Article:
The research is part of the larger, multiyear Indigenous Health Adaptation to Climate Change, (IHACC) project.
Carbon capture and storage (CCS) is being rabidly pursued by any number of mining companies and governments – especially here in Australia where we love digging things up and sending them overseas. Now a new report from the UK suggests that CSS could be viable in the future if long-term research is funded.
Capturing and burying the greenhouse gas carbon dioxide from power stations is viable – but long-term government support will be needed, a report says. Specialists in technology and economics spent two years researching the issue for the UK Energy Research Council. The government recently announced a £1bn fund to help carbon capture and storage (CCS) develop; but the report says wider support is needed. CCS is widely seen as an important part of a low-carbon electricity system. “CCS is seen as the key to many scenarios of how to mitigate climate change, whether that’s the UK meeting its targets on cutting emissions or global targets that keep warming below 2C,” said the report’s lead author Dr Jim Watson, director of the energy research group at Sussex University. (Richard Black, Environment correspondent, BBC News 2012).
New research suggests that a relatively-modest sustained drop in annual rainfall may have doomed the Mayan civilisation to collapse. And with the possibility of climate change-induced drought of roughly the same proportions expected later this century, experts are worried about the related effects on food production, health and civil unrest.
The great monuments of the Classic Maya were swallowed by the jungle Continue reading the main story Related Stories Camera uncovers Mayan tomb secret Protecting Mexico’s buried treasures Mexico’s struggle to stem looting of historic sites Relatively mild drought conditions may have been enough to cause the collapse of the Classic Maya civilisation, which flourished until about AD950 in what is now southern Mexico and Guatemala.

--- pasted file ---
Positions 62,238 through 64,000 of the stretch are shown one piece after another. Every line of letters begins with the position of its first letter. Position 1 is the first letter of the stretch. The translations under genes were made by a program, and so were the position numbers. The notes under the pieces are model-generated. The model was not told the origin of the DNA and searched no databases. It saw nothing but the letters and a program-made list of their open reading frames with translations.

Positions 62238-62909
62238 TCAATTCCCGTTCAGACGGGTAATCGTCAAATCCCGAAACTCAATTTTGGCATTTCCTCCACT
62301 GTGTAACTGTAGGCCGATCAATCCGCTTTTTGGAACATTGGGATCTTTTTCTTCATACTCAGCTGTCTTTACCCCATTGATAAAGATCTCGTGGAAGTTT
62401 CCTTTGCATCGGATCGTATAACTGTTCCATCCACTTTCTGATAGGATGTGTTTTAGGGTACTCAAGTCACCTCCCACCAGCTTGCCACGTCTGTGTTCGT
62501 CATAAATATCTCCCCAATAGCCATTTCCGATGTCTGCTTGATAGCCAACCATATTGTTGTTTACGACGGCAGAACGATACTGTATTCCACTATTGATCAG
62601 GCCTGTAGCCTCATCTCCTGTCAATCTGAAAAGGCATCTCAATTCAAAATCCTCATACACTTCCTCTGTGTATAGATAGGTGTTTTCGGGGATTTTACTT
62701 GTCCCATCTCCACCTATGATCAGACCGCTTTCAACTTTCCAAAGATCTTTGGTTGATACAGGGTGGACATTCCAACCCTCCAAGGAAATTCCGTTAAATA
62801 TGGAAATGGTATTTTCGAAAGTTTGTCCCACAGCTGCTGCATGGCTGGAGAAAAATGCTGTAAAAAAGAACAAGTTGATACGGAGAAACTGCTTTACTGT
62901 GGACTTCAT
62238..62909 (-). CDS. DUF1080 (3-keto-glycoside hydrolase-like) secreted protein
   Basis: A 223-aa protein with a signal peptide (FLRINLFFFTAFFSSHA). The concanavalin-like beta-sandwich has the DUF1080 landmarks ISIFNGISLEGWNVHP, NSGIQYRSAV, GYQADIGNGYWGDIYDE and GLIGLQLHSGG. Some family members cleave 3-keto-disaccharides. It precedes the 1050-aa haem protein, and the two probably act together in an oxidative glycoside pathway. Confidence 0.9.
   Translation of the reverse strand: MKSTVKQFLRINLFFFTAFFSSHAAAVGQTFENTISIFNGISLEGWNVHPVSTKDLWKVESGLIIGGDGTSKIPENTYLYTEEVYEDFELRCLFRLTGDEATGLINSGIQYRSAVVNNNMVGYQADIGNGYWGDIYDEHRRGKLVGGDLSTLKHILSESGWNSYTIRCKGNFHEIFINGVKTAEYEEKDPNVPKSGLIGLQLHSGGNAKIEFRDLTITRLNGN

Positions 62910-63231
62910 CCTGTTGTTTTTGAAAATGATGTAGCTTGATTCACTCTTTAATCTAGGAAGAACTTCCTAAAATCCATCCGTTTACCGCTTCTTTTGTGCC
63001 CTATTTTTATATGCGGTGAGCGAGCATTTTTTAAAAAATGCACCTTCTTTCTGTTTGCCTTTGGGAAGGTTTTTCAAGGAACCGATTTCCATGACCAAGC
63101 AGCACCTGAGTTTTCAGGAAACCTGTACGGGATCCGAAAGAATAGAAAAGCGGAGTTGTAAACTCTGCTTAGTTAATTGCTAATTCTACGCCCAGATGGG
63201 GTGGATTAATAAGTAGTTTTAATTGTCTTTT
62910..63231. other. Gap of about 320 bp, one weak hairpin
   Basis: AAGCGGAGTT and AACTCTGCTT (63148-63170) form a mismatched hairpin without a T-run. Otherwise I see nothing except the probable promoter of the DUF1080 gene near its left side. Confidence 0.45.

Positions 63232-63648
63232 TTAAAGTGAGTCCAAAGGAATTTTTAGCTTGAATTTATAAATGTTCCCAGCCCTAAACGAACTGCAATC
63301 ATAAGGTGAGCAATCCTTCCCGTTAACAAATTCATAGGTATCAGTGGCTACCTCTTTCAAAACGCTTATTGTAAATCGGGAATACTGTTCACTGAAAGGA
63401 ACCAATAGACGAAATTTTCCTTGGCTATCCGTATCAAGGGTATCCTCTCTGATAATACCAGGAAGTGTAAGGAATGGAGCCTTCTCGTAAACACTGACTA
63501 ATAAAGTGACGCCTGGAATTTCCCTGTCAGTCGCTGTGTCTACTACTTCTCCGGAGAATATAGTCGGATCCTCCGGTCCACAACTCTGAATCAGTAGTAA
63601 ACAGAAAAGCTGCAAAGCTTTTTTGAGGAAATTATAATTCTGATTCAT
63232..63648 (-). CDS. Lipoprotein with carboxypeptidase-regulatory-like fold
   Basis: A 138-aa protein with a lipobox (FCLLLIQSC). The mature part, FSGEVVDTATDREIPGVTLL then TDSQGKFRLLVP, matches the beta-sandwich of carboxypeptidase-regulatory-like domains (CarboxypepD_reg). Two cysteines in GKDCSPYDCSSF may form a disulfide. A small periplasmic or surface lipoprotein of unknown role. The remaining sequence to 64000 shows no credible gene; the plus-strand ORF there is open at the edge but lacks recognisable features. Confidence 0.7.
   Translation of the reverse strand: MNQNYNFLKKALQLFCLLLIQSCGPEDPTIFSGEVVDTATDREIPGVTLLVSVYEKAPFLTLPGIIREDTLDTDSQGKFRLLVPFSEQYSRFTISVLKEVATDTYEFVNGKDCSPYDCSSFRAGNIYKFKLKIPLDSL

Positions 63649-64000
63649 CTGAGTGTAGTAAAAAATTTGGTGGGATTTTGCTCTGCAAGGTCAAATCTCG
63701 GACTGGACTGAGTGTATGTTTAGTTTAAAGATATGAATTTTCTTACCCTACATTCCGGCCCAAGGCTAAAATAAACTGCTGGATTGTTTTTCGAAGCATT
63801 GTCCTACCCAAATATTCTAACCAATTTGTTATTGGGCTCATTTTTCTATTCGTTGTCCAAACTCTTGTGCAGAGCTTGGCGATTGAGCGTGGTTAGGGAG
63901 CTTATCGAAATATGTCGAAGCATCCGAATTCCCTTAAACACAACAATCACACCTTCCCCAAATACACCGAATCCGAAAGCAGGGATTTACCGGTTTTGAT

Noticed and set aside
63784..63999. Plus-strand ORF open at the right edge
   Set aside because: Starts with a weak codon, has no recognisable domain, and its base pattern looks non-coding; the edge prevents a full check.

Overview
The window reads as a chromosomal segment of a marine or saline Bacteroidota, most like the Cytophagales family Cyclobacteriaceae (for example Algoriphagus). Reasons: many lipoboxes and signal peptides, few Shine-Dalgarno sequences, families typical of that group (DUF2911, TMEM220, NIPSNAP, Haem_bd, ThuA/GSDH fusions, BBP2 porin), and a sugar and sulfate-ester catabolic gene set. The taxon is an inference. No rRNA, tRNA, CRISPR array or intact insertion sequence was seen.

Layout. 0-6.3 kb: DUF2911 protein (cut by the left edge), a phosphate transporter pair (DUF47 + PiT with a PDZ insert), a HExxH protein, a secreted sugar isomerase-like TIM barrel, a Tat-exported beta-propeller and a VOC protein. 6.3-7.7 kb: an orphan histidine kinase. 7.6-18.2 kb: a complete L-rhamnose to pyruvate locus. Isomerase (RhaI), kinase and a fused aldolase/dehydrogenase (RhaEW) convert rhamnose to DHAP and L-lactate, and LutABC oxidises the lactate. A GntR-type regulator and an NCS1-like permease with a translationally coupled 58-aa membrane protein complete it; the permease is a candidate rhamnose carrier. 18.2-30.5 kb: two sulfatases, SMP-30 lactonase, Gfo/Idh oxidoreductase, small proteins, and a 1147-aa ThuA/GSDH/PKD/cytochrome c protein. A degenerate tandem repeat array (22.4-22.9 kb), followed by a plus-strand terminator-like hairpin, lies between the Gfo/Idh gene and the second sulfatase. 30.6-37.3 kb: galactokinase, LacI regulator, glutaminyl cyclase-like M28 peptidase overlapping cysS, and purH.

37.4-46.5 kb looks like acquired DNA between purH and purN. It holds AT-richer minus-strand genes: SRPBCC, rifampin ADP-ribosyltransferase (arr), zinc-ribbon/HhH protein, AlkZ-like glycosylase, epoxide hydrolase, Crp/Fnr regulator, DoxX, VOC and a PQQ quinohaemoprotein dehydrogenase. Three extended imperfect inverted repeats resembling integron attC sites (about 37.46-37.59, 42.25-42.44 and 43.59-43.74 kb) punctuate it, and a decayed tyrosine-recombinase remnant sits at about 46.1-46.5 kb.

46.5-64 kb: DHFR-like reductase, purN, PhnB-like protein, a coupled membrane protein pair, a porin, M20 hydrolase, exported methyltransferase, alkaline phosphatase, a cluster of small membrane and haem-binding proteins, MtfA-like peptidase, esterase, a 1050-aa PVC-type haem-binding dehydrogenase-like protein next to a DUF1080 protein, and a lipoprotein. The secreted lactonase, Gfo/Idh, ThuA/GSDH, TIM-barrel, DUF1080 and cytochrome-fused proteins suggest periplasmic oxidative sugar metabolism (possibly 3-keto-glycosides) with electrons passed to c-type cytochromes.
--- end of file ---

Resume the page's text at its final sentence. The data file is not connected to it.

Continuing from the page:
Dr. Aaron Bernstein of Harvard University spoke about how climate change can damage your health, the focus of his talk at Northwestern University’s Climate Change Symposium. Rising temperatures and more heat waves due to climate change can cause heat stroke, heart attacks, dehydration and even increased incidences of violent crime and suicide, said Dr. Aaron Bernstein, associate director of Harvard University’s Center for Health and the Global Environment. Bernstein kicked off a day of provocative presentations at Northwestern University’s third annual Climate Change Symposium, held Thursday. He showed how seemingly small changes in average temperatures translate into much longer cycles of very hot days and record hot days – LISA BARBELLA MARCH 09, 2012.
While major infrastructure investment is required to have a meaningful impact on carbon emissions at the national level, we can all do our bit personally, according to this short video:
Top climate scientists such as Richard Alley and Joerg Schaefer share what they do to reduce their carbon footprints. Individual efforts count in the planet-sized challenge of human-influenced global warming, scientists stress. Some of their tips:
- Ride a bike
- Drive small cars
- Eat less meat
- Buy food locally
- Turn down the thermostat